(A.K.A. Fretboard Certainty)
People often ask me how I know my way around the fretboard. Perhaps I should call this the “people often ask me” series. Haha. Anyway, if you want a real answer, I am no virtuoso. I am far from it. Guitar fretboard speed is not what I excel at especially when compared to the likes of, say EVH or Greg Koch. Now, there are many programs people look at to build speed: CAGED, the Guitar Grimoire, etc. For shredding and sweep picking, there are plenty of instructional videos. I myself, though, have never really desired to build up virtuosic speed. If there was anything I wanted… it was to just KNOW the fretboard–to have what I hear be one with the music I make. So I set out to understand how the fretboard works based on my foundation in music theory. And now, if I excel at anything with regard to the technical aspect, it is fretboard certainty. I realize exactly where the note I want is at all times without having to guess. How, you might ask? It is the intersection of two concepts:
- The Scale (the C Major Scale in this case)
- My guitar’s tuning (standard tuning in this case, EADGBE)
Have you ever been in a situation where you are fumbling around the fretboard, hunting for the note that sounds right? Trying to figure out a song by ear, only to have the melody confounded by clumsy movement? I hear of students who have all but given up on ever learning their way around the fretboard, turning most of the time to online tablature and tutorials. But eventually, there will come a day when that student finds a song so obscure or an online tab so inaccurate, that they must brave that cool guitar riff on their own. And they simply don’t know where to begin. I’ll explain how I do it.
Step One | Apply the scale to the guitar’s tuning.
Study the above. On the whiteboard you will notice:
The Major Scale at the top, a set of tones that, when ordered from low to high, show the relationships, Whole-Whole-Half-Whole-Whole-Whole-Half, from low to high, and in two forms:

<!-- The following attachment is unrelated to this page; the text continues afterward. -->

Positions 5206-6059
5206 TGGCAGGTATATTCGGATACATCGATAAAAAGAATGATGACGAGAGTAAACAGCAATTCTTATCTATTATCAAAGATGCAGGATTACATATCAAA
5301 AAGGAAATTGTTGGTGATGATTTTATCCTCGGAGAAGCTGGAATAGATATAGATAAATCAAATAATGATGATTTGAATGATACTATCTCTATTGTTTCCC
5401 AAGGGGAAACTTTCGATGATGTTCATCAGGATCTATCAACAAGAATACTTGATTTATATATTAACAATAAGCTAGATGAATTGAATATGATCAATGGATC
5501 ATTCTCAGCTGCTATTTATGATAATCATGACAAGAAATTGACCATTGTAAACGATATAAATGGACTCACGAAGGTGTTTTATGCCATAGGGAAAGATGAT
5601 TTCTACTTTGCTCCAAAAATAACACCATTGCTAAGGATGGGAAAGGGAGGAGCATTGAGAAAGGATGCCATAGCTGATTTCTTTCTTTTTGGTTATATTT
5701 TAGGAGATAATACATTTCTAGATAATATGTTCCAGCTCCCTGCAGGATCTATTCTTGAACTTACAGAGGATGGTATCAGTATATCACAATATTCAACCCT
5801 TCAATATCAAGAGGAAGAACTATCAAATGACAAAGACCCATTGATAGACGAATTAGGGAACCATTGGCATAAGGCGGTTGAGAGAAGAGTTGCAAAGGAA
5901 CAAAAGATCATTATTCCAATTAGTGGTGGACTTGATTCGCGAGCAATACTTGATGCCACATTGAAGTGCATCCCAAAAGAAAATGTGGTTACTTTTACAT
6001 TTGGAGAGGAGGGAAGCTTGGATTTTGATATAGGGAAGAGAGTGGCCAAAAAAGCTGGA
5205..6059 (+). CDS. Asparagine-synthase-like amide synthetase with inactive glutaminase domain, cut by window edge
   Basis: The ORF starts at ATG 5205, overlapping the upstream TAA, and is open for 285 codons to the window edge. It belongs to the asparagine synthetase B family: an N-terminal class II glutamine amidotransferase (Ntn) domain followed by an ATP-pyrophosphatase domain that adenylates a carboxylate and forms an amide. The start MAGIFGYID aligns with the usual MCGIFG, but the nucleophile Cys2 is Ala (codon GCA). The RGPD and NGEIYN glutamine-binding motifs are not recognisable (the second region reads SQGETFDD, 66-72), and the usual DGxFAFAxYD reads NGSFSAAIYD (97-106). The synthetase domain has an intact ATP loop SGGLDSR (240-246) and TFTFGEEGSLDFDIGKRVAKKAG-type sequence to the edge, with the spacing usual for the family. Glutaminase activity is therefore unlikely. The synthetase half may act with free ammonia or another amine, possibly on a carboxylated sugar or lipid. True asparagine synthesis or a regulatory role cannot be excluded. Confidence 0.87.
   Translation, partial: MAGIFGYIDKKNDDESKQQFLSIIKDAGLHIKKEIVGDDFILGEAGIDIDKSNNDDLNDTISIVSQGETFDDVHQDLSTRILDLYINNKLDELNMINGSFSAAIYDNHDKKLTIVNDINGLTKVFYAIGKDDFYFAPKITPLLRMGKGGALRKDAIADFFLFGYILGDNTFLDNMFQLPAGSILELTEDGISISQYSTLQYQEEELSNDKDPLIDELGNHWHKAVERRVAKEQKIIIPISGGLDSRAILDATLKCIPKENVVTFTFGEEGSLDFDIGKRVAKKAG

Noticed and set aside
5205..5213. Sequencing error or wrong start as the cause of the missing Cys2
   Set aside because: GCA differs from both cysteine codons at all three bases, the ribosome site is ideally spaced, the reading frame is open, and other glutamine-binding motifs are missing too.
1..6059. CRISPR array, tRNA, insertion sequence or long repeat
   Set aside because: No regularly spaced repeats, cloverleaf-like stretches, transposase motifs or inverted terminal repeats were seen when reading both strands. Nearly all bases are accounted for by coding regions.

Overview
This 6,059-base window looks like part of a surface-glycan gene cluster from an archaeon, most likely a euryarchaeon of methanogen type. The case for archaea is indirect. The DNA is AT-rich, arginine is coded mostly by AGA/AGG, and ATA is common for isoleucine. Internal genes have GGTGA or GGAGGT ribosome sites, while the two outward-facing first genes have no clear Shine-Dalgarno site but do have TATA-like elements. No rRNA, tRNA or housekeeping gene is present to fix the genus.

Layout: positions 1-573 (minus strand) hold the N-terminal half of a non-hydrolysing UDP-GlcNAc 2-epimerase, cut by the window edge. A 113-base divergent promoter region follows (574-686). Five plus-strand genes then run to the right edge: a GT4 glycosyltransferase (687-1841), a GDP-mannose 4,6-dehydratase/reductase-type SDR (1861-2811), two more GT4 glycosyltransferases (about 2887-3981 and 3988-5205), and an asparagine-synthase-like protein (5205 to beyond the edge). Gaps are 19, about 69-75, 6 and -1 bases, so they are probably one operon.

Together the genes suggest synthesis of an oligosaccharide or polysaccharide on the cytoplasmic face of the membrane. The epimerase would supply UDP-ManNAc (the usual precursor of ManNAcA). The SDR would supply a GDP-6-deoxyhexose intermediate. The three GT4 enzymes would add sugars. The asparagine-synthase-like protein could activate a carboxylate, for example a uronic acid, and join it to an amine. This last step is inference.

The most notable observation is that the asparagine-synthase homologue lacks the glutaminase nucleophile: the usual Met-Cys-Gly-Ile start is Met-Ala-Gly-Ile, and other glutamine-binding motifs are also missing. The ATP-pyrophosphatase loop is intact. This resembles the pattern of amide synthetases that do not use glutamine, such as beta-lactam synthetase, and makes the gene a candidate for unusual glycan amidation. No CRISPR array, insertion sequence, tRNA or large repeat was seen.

the degrees of the scale, i.e.
1 _ 2 _ 3 4 _ 5 _ 6 _ 7 8,
and the corresponding note names in the key of C, i.e.
C _ D _ E F _ G _ A _ B C.
(We use the key of C because it is the easiest; it is the only major scale where there are no sharps or flats.)
And their relevance to the six strings of the guitar, in standard tuning from low to high, or E-A-D-G-B-E.
Here it is in grid form:
Step Two | Examine the musical relationships between the strings.
Look for/observe the following:
- intervals like Octaves, Perfect 5ths, Major 9ths, Minor 6ths, etc.,
- points where strings overlap (the 5th fret for every string except from the 3G to the 2B string, in which the overlap happens at the 4th fret).
- the relationships between strings (from 6E to 5A is an interval of 5 Half-Steps or “5HS” in the image, from 5A to 4D is an interval of 5HS, and so on, and so forth),
- where the same note occurs in multiple places (take any note, move back 5 frets and up to the next thinnest string, or 5 frets over and down to the next thickest string, except over the 3G and 2B strings, in which the note is doubled over 4 frets),
- and many more ways musical relationships beckon us to look from one string across to the next or previous string. What about simple chord shapes like parallel Major and Minor 10ths (“Reckoner” by Radiohead, “Blackbird” by the Beatles, “Youth” by Daughter), to name one of almost innumerable melodic and chordal relationships.